HOSPITAL chiefs have spent £240,000 on hiring agency nursing staff to care for Hartlepool patients during a three-month period.
The amount of cash North Tees and Hartlepool NHS Foundation Trust has spent on agency workers has increased sixth-fold during the last three years.
Figures obtained through the Freedom of Information Act by the Royal College of Nursing (RCN) show that the Trust, which runs hospitals in Hartlepool and Stockton and One Life Hartlepool, spent £237,612 on staff between last July and September.
This was more than double the £110,633 which was spent during the same three-month period in 2013 and significantly higher than £38,794 shelled out in 2012.
But, Trust bosses say the hike in costs was contributed to by hiring staff to care for dementia patients, but they now have a dedicated team in place.
Ann Burrell, the Trust’s director of human resources and education, said: “Our top priority as a trust is to ensure safe levels on our wards in departments and in the community. On wards we often have to employ additional staff to care for patients who need to be continually supervised such as patients affected by dementia or those at risk of falling.
“The information in the report covers quarter July to September, but since that time we have taken on a team of dedicated therapy assistants who can provide this additional level of care so we expect to see our agency costs fall.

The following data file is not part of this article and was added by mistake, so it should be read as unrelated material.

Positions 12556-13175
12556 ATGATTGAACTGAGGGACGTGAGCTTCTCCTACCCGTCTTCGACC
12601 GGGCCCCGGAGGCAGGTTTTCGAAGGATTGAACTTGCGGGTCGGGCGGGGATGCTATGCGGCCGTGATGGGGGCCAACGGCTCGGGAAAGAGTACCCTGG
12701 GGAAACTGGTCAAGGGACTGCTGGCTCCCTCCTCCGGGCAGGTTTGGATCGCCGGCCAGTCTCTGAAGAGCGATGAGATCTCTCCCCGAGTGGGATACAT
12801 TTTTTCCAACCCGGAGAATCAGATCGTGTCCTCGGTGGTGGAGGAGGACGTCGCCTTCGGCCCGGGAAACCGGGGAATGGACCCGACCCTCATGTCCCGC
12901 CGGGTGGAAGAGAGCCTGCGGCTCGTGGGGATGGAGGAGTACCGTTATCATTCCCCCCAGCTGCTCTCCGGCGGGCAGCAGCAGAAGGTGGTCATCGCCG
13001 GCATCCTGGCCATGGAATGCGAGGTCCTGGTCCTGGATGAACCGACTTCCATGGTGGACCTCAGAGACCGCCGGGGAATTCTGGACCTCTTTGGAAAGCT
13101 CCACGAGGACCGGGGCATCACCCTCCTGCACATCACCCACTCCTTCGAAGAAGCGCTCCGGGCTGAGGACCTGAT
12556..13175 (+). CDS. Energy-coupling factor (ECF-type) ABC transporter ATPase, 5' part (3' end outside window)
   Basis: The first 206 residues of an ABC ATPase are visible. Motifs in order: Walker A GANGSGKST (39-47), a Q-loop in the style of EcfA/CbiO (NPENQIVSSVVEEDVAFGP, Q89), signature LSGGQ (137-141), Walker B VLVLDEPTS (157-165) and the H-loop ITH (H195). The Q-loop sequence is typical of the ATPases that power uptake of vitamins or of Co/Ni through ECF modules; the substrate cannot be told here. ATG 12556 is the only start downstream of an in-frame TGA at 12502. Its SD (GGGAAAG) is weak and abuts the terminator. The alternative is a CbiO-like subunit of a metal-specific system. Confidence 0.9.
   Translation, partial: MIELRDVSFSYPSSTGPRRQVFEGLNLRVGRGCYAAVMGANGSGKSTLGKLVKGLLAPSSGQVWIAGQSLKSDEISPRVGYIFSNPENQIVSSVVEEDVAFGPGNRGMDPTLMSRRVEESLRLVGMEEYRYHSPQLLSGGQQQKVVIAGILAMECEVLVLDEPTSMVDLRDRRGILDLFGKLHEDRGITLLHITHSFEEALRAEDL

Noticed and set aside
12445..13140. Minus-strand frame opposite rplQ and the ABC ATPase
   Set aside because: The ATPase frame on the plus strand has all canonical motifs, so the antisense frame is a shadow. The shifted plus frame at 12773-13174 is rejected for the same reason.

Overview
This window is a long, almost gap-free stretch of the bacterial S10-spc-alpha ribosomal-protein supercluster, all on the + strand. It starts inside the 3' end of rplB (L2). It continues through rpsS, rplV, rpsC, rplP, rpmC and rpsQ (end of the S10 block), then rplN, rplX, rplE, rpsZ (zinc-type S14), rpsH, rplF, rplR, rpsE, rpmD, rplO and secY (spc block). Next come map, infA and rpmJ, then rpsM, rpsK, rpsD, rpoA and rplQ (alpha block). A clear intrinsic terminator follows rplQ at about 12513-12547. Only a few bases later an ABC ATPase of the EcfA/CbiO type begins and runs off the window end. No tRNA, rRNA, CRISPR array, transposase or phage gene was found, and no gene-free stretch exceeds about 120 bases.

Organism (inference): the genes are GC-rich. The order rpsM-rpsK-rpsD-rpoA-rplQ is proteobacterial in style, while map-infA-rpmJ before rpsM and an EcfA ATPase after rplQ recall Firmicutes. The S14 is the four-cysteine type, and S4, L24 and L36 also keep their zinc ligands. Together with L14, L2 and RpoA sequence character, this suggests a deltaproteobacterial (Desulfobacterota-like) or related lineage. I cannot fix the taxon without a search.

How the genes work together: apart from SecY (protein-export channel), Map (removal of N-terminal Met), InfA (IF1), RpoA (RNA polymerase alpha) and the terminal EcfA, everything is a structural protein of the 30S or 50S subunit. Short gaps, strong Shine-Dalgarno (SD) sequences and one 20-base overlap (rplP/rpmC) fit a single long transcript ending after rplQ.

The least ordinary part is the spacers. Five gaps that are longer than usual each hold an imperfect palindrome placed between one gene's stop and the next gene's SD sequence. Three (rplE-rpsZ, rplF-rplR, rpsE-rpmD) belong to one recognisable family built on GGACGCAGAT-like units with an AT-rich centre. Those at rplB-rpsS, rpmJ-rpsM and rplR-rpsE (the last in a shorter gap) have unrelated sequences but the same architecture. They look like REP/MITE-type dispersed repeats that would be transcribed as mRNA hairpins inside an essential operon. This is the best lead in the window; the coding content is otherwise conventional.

“We are fortunate in having a relatively low number of registered nurse vacancies across the trust and we are actively recruiting.
“We believe more nurse training posts are needed and we are asking for more nurse training posts to be made available, though of course new student nurses take three years to complete their studies. In the meantime we have to keep staffing to safe levels in the best interests of our patients and the staff who look after them and this is what we are doing.”
The RCN estimates that there are at least 20,000 nursing vacancies in the UK and likens the agency bills to payday loans.
Dr Peter Carter, chief executive and general secretary of the RCN, said: “This report shows the true financial cost of a health service which takes a ‘payday loans’ attitude towards workforce planning, leaving itself at the mercy of agencies because it refused to invest sensibly in the past.
“What it doesn’t show is the cost to patients – over-reliance on agency staff is bad for continuity of care, and that is bad for patients.
“Cutting the supply of nurses was reckless and short-sighted but concerns were batted away in a misguided attempt to save money.
“The NHS is under immense pressure and it is now time for serious workforce investment and sensible, long-term workforce planning. Anything less will be selling future generations severely short.”